You are part of a cycle you can be proud of.
I dislike the thought that some animal has been made miserable to feed me. If I am going to eat meat, I want it to be from an animal that has lived a pleasant, uncrowded life outdoors, on bountiful pasture, with good water nearby and trees for shade.” Wendell Berry, What Are People For?
We could not agree with Wendell more on this point: our farm and our daily work schedule is a testament to that fact. We know that our customers feel the same so we thought it was time to run through the roster and explain how our animals live their lives at River Cottage Farm.
Every week I’ll highlight another inhabitant of the farm showing you how they live and also, how they contribute to the whole system that supports our regenerative farm.
Since our pigs believe that all animals are created equal but some are more equal than others…we will start here, with the pigs.
Our pigs are really the workhorses of the farm. With their destructing snouts they can barrel through terrain that no other animals on the farm could manage, let alone thrive in.
Our pigs live in the woods working with us to create silvopastures from unusable, inaccessible forestland. Please don’t tell the pigs this but, really, they work all day long to create a place where cattle and sheep will graze, years from now, with plenty of beautiful trees for shade. Silvopasturing is the practice of integrating trees, forage, and the grazing of animals in a mutually beneficial way; there are two ways to create this form of agroforestry on the farm and both begin with a multi-generational mindset. You can start with a forest and thin out trees and brush slowly, mindful of the life contained in the forest or you can start with a pasture, add trees, keeping all the animals off the pastures for at least 5 years while the trees grow. We are building our silvopastures using both methods.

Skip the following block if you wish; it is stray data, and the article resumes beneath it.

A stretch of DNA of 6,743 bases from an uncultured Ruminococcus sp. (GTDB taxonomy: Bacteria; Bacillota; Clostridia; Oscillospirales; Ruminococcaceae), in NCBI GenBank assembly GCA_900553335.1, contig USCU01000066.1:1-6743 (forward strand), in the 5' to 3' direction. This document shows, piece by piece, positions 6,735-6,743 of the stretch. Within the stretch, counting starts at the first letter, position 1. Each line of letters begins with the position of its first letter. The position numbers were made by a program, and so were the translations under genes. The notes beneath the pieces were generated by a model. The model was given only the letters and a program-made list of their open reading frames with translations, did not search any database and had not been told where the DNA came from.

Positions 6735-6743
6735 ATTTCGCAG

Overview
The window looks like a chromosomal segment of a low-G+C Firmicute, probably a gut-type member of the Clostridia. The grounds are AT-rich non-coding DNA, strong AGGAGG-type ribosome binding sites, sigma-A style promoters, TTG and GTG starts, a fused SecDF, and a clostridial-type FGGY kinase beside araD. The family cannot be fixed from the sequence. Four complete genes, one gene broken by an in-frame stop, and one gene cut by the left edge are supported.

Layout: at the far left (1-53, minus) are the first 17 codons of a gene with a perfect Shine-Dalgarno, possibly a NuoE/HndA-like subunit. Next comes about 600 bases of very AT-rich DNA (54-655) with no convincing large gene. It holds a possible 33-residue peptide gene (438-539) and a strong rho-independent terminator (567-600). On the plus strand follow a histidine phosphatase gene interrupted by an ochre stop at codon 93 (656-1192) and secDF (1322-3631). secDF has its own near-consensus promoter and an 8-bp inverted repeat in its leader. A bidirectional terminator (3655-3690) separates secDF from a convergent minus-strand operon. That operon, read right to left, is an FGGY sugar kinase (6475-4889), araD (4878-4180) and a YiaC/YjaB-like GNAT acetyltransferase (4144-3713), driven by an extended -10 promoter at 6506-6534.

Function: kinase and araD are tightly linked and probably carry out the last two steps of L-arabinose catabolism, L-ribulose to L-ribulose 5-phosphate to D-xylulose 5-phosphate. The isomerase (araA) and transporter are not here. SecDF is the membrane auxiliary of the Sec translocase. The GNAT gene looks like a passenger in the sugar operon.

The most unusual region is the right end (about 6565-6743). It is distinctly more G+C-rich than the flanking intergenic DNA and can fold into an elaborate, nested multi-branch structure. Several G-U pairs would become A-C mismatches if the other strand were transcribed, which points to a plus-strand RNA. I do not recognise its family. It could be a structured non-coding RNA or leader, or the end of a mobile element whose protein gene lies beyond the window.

Three years ago we couldn’t even walk into this forest but with the pigs doing the work by rooting for acorns, hickory, beech, black walnuts, and briar roots, we are now able to seed pasture grasses in their wake. By using the pigs instead of heavy equipment, all the natural habitat for wildlife remains intact and as the pigs are moved to new territory every week we come in behind them, taking out small, diseased, or crowded trees to make room for reseeding pasture grasses into the understory of the trees.
In order to make sure the pigs are treated humanely from birth to death we keep four sows and a boar and allow them to breed naturally. They eat transitional, Non GMO feed (within the three year transitional period to organic certification) along with small grains from Harding House Brewery and all the nuts, berries, and roots they can eat!
All of our piglets start their lives with mom until weaning. When they’re ready, and no sooner, they move out into the training pen where they learn all about electric fencing and how to work within a specific area.
Pigs raised this way are an extremely important part of the cycle of a regenerative farm. We once rescued a group of piglets from a commercial, organic farm and I will never, ever forget the first moment they experienced the ground, real ground, not concrete. It was a miracle moment for me and made me so proud to know that our pigs would never need to know what to do on a concrete floor in a hog barn with a thousand other pigs.
Thank you for supporting our farm. Thank you from all of us, pigs included!